El Manifiesto a Nature

Avui ha aparegut a la secció de correspondència de la revista Nature (una de les dos de més prestigi en el món científic) una carta (que reprodueixo a sota) del Dr. José M. Rojo del Centro de Investigaciones Biologicas del CSIC en que justifica la posició de l'Acadèmia Francesa en l'affair de reconèixer les llengües minoritzades a la constitució del país en resposta a un editorial de la mateixa revista. I la justificació que dona és que el acadèmics francesos segurament s'han fixat en l'estat espanyol, a on el castellà és una llengua perseguida (ja estem de nou...). Però atenció, que a més hi adjunta un enllaç al Manifiesto por la lengua común! Increïble, de veritat, increïble, ara mateix em surt escuma blanca per la boca de ràbia. Vergonya sento a vegades de certs científics. Si algú s'anima a fer un escrit al CSIC per desautoritzar a aquest individu que compti amb mi, i si vol dir-li a ell directament, el mail està a la mateixa carta.

Correspondence

Nature 454, 575 (31 July 2008) | doi:10.1038/454575d; Published online 30 July 2008

Schools in a third of Spain teach only in minority languages

Jose M. Rojo1

1. Departamento de Fisiopatología Molecular y Celular, Centro de Investigaciones Biológicas, CSIC, Ramiro de Maeztu 9, 28040 Madrid, Spain
Email:
jmrojo@cib.csic.es

Sir

Your Editorial 'Comédie française' (Nature 453, 1144; 10.1038/453114b 2008) argues that opposition by the members of the Académie française to including regional languages in the French constitution is disingenuous. But maybe these French academics have looked south and seen what has happened in Spain, where "regional and minority languages, like endangered species", are considered to "merit protection" by several of the regional governments.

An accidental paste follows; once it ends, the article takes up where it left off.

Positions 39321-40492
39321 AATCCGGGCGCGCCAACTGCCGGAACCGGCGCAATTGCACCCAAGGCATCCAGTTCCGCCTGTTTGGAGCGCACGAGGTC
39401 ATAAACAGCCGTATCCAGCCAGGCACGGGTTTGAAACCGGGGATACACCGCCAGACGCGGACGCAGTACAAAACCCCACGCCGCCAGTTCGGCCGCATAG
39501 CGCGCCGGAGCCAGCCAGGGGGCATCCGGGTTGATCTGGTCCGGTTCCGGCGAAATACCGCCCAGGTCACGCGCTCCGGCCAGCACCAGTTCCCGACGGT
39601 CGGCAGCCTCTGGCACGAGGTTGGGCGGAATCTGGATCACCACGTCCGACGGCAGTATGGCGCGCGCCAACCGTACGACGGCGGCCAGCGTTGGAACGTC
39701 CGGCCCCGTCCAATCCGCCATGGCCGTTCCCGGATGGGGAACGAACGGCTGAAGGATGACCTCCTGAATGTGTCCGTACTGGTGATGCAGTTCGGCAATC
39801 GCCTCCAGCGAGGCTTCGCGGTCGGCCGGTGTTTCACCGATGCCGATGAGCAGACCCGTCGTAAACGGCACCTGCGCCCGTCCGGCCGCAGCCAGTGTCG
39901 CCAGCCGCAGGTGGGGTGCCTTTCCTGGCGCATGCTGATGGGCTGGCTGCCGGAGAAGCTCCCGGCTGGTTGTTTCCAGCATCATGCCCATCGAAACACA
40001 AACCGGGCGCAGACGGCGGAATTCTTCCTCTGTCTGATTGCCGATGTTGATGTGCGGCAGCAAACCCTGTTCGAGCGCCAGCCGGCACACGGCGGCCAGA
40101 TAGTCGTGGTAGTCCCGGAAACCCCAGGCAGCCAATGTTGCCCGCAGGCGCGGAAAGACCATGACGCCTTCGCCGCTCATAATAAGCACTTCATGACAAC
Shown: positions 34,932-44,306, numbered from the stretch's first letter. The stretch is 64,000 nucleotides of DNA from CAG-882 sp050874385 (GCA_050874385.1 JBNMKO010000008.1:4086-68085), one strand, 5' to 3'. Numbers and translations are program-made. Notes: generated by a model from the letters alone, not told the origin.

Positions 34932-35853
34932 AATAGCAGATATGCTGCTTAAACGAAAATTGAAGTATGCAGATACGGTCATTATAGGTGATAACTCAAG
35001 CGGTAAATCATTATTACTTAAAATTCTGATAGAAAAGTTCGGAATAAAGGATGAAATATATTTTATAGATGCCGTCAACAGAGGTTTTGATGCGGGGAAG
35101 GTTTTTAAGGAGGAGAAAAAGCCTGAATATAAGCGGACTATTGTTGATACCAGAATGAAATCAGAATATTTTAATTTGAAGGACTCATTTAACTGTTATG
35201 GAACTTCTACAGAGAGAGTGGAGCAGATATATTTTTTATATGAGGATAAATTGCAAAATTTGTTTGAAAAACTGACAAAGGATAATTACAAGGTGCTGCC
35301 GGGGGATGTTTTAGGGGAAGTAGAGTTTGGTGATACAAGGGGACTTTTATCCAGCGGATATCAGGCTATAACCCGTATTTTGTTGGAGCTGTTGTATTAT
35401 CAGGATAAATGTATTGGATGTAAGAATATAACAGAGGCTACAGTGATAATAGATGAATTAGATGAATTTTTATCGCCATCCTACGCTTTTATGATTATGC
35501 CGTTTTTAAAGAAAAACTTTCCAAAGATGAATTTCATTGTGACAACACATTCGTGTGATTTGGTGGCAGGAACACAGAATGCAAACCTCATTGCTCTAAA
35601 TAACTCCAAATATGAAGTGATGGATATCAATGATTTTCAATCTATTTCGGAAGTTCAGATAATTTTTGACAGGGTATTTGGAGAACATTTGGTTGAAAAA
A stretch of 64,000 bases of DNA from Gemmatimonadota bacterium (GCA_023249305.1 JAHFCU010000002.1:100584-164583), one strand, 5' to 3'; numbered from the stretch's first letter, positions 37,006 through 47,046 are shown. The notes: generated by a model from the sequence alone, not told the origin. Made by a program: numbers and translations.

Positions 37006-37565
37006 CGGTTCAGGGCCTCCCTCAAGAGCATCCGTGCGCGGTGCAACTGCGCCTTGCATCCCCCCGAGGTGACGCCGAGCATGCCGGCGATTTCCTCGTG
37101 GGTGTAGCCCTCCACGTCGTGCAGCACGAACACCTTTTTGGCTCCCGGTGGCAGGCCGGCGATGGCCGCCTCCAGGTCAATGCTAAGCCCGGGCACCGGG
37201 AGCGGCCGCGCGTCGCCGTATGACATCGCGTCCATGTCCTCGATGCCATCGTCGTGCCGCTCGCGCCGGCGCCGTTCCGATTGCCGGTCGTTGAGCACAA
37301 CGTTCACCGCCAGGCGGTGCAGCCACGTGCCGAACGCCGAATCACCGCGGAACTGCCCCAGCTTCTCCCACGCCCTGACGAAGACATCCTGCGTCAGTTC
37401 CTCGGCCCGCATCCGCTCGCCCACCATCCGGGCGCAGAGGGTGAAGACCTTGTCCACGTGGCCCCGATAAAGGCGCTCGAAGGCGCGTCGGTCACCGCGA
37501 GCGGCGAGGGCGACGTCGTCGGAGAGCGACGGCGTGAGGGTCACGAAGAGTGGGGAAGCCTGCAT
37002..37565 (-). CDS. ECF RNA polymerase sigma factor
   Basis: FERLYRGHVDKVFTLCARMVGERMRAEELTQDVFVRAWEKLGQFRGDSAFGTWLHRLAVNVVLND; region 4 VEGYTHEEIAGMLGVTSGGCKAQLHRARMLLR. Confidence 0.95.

Today, it is impossible to obtain public or publicly funded education in Spanish, the common language, in the schools of about one third of the country, including Catalonia, Mallorca and Valencia. For example, teaching is conducted in Catalan or one of its variants in northeastern Spain, and in Gallego in Galicia in the northwest.

In the Basque country, despite the obscurity of the language, education programmes will be available only in Basque from 2009 and programmes taught partially in Spanish will be dropped.

This is an absurd situation, where in some places it is easier for Spanish children to study in English (for example, in the British Council schools) than in Spanish, the language that the Spanish constitution has set as the common official language.

It has stimulated prominent — and by no means all conservative — intellectuals, headed by the novelist Mario Vargas Llosa, to sign a manifesto calling to defend the rights of Spanish-speaking people in their own country (see http://tinyurl.com/692c5g, or in automatic-translation English at http://tinyurl.com/5fvbrp). ¡Qué horror!

Back to Top